Managed pressure drilling is a process that utilizes friction pressure and annular back-pressure in addition to conventional hydrostatic column pressure to allow drilling of difficult formations. There are many parameters that play a part in the managing of wellbore pressure during fluid flow. Wellbore pressures are impacted by fluid density and rheologic properties, injection rates, cuttings transport, influx while drilling, wellhead or choke pressure, hole geometry and drillstring configuration. The effects of these parameters on wellbore pressure are different, but interact with one another. Therefore, careful consideration is needed when choosing which parameter(s) should be adjusted to manage the wellbore pressure during any particular operation.
A good understanding of the effects of these operating parameters on wellbore pressure is essential in the optimum design of an MPD project. This is especially true of the rheologic properties of MPD fluids. Rheologic properties of drilling fluids play important roles in the variation of wellbore pressure during any MPD operation. Most drilling fluids (WBM, SBM, or OBM) currently used in the field have a nonzero yield point (YP). A non-zero YP causes a sudden bottom hole pressure (BHP) jump when fluid starts to move or when fluid is about to stop moving. It also causes a sudden BHP jump when the drillstring starts to move up or down during tripping or connections regardless of how slow the pipe moves. The sudden pressure jump makes it difficult to minimize BHP variations.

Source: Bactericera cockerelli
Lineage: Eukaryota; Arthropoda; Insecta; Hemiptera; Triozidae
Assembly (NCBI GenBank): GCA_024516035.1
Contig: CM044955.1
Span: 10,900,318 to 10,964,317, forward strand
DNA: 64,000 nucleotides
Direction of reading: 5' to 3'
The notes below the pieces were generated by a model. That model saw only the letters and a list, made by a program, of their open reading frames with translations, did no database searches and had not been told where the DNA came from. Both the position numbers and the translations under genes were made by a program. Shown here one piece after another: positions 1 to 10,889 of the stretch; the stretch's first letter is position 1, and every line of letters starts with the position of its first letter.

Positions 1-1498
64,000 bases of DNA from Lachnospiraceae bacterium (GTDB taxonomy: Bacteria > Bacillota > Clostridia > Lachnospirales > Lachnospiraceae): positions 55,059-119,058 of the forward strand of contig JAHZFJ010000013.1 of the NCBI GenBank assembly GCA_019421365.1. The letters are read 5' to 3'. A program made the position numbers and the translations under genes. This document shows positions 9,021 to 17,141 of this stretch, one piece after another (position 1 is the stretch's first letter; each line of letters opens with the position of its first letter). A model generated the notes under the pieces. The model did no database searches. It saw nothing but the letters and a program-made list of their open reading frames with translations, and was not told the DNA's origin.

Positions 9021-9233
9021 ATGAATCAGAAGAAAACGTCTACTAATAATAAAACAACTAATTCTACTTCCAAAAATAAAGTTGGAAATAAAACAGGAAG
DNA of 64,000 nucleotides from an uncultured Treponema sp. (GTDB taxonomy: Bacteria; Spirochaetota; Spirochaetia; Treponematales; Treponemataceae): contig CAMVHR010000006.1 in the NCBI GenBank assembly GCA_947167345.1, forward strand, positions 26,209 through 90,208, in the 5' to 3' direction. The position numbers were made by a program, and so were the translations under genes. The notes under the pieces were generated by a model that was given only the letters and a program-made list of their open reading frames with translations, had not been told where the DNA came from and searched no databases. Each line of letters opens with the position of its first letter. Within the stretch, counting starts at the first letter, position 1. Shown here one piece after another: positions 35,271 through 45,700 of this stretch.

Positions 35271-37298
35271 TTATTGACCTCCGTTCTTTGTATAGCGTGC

This paper discusses the effects of various operating parameters on wellbore pressure and provides guidelines for managing wellbore pressure by adjusting those operating parameters. A simple equation to predict the sudden pressure jump caused by YP is provided. Field cases are used to illustrate managing wellbore pressure by adjusting various operating parameters.
When preparing for MPD, careful consideration is required to choose the parameters that can be controlled to ensure those parameters that make the biggest difference are selected for control. Whether drilling or designing the MPD application, the interaction between all controllable parameters must be kept in mind during the process.
To better understand how the controllable parameters interact with one another, a typical offshore well will be used as an example (Figure 1). This well is located in approximately 5,900 ft of water. The wellbore interval used for illustration is the 8–1/2 in wellbore drilled directionally below 9–5/8 in casing from 9,300 ft MD to total depth of 15,775 ft MD (10,920 ft TVD.)
Often parameters that might otherwise be controllable are dictated or fixed prior to the realization that MPD will be required to enable the prospect to be drilled.
The prime example of such a parameter is the operating pressure window, which is not commonly considered a controllable parameter. The window itself is defined by a lower limit, which may be either pore pressure or wellbore stability (collapse) pressure and an upper limit, which in the case of most MPD is defined by the fracture gradient exposed to the wellbore.
Figure 2 shows the pressure window for the example wellbore. The upper limit, designated as fracture pressure in the figure, is simply sea water gradient down to the mud line. Below that point the upper limit of allowable pressure in the wellbore is the actual fracture gradient, while the lower limit is the pore pressure. The casing seat indicated at approximately 9,300 ft in the figure serves to isolate a narrow pressure operating window above that point from a wider window below that point.